Then I sprang into action.
First, I called my contractor, whom I’ve worked with for years.
“Dude, it’s an emergency,” I told him, after texting him a few photos. He showed up immediately with a crew. Together, we triaged the situation. The most important tasks were:
- Patch drywall holes
- Remove/replace stinky carpet and padding
- Paint the whole house
- Clean, clean, clean
Two guys on the crew started drywall patching, sanding, and painting the house, covering everything with a 5-gallon bucket of beige. One other guy started ripping out carpet. The head contractor and I went to Lowe’s to pick up the cheapest carpet and padding they carried.
I brought the crew dinner at around 9 pm. We sat on the bare floor, eating together as a team. We were connected. And we were going to power through.
The crew painted until 1 a.m. When they finished, the walls looked gorgeous. The transformation was stunning. The head contractor drove home, napped for a few hours, then showed up at 7 a.m. to keep working. By noon, he’d finished re-carpeting every bedroom. By 3 pm, he’d finished trash/debris haul-off and cleaning. We were ready to check in the new tenant by 4 pm.
We had done it. We pulled off a paint-and-carpet renovation in 24 hours. BOOM. By the time the new tenants arrived, the place looked amazing.
I’ll let the photos speak for themselves:
I haven’t received the final invoice from my contractor yet, but I’m guessing this cost around $4,000, rough ballpark. (It would’ve been cheaper if it wasn’t an emergency.) The tenant’s security deposit covers around half the cost, and his early termination fee covers roughly the other half. We may end up out-of-pocket, but only by $1,000-ish or so.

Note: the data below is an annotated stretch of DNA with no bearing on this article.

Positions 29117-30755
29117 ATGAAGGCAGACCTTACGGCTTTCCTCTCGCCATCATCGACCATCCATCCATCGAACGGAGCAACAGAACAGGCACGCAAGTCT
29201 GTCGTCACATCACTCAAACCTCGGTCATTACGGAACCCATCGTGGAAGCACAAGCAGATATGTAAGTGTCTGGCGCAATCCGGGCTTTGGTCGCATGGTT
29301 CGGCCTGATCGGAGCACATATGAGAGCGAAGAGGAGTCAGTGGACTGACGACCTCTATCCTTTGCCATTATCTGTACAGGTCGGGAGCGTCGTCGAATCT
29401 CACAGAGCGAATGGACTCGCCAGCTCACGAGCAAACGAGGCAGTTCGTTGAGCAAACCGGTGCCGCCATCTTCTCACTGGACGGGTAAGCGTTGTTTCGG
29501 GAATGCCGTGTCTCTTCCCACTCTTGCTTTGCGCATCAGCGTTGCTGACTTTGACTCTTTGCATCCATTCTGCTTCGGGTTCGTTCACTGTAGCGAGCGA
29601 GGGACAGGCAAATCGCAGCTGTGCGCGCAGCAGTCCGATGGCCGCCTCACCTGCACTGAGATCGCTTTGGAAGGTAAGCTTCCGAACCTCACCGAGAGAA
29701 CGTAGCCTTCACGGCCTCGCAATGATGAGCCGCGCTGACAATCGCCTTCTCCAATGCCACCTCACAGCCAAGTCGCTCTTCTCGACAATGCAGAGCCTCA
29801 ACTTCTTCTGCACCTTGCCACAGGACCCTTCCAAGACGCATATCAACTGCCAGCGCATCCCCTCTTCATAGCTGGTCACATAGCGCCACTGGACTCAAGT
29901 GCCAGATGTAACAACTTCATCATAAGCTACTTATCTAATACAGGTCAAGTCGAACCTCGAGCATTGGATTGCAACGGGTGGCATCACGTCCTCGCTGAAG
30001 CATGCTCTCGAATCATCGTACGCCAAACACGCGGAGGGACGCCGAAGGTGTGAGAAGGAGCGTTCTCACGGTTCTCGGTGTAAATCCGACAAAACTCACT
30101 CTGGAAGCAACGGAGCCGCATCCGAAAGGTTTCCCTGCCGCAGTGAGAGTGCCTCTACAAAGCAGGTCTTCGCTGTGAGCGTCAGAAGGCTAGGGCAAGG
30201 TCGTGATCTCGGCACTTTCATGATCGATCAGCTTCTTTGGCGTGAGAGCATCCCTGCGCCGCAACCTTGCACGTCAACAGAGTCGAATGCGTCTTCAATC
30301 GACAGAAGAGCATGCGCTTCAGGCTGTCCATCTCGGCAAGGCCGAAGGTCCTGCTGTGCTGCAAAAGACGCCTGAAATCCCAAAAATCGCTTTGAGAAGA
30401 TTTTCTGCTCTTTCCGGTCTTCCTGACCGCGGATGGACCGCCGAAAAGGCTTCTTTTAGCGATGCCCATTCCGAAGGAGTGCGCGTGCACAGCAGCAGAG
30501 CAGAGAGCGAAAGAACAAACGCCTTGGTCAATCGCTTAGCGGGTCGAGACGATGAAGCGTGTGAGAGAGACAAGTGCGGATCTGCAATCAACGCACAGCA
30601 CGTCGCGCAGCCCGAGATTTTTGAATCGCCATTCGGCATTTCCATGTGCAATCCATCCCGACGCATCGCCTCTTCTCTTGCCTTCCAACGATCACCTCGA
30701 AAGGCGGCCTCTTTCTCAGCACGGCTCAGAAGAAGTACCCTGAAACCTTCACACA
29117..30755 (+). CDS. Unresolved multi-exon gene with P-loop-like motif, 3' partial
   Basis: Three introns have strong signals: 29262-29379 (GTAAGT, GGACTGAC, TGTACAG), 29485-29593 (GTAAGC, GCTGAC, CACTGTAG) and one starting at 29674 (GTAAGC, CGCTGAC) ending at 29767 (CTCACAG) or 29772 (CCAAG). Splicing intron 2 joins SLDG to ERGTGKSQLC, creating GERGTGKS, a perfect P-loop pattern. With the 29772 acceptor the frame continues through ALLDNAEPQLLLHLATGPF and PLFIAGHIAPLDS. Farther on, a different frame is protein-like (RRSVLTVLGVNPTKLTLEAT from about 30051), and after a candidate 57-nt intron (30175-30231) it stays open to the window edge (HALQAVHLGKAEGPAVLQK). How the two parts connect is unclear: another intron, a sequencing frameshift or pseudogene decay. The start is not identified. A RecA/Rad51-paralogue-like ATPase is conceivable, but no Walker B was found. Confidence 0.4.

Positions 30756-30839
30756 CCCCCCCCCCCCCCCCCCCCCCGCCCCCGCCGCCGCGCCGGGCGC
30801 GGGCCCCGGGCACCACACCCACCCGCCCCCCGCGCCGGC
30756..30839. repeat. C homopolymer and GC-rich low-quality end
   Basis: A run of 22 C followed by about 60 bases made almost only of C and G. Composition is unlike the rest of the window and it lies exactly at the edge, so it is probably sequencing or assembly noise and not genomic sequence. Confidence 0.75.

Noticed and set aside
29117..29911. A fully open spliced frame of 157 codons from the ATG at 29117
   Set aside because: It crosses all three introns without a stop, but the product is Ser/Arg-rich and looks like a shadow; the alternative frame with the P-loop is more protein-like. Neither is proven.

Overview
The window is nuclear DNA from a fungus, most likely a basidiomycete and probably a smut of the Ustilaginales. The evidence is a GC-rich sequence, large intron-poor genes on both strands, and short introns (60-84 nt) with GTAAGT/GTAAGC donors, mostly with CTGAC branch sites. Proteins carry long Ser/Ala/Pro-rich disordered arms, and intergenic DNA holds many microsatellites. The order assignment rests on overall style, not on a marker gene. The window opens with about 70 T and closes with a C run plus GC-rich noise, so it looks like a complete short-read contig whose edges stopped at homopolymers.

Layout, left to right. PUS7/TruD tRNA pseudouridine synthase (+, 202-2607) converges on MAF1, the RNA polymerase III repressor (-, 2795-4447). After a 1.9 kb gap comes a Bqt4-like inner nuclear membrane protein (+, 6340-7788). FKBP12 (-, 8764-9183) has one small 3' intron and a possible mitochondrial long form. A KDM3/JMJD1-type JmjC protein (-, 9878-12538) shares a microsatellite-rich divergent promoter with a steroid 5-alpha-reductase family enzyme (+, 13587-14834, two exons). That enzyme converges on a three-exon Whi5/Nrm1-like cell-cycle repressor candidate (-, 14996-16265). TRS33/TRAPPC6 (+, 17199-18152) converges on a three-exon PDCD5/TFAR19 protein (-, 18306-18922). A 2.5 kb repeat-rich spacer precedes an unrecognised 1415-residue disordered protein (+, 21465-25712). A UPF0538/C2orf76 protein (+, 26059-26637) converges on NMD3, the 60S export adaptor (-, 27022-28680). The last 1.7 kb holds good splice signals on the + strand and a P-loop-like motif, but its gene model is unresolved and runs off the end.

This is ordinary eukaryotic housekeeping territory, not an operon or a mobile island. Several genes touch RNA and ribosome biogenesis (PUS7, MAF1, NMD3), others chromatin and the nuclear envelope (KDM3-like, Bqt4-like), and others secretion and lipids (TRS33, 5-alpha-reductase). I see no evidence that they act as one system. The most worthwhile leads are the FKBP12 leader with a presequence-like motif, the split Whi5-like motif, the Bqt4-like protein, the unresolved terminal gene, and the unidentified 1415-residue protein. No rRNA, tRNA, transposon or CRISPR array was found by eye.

That may sound like a long story, but it only occupied 24 hours of my life. Afterwards, though, I started to get nervous. How are my other properties doing?
I decided to initiate a surprise visit.
I sent an email to my property manager, who oversees the lower-end rentals.
“Hey there!,” I wrote to her. “I’m in Atlanta for a few days, and I’d like to do an owner walk-thru of [addresses here]. There’s no specific purpose behind this walk-thru. I just want to see the place once every few years.”
Because I’d given her short notice, she could only arrange a tour of one property. Fortunately, it was the lowest-end property — House #2 — which we purchased for $21,000 and invested $10,000 getting it rent-ready for the first tenant. It’s outside the metro area, in a place that could more accurately be described as “Georgia,” rather than “Atlanta.”
I felt nervous as I drove there. What condition would this property be in?
The answer, it turns out, is AMAZING. Holy moly. The tenants keep this house in fantastic condition. They treat it better than I would. Here, I’ll let the photos tell the story:
“Wow,” I told the property manager, as we left the house. “Keep these tenants forever, please.” She nodded in agreement.
That’s my tale of three rental units — one that’s enjoying the benefits of excellent tenants, one that was returned in normal condition, and one that experienced the scale of disaster that scares would-be investors away.
And I experienced it all over the span of about three days.
Here’s a YouTube video of myself telling the story: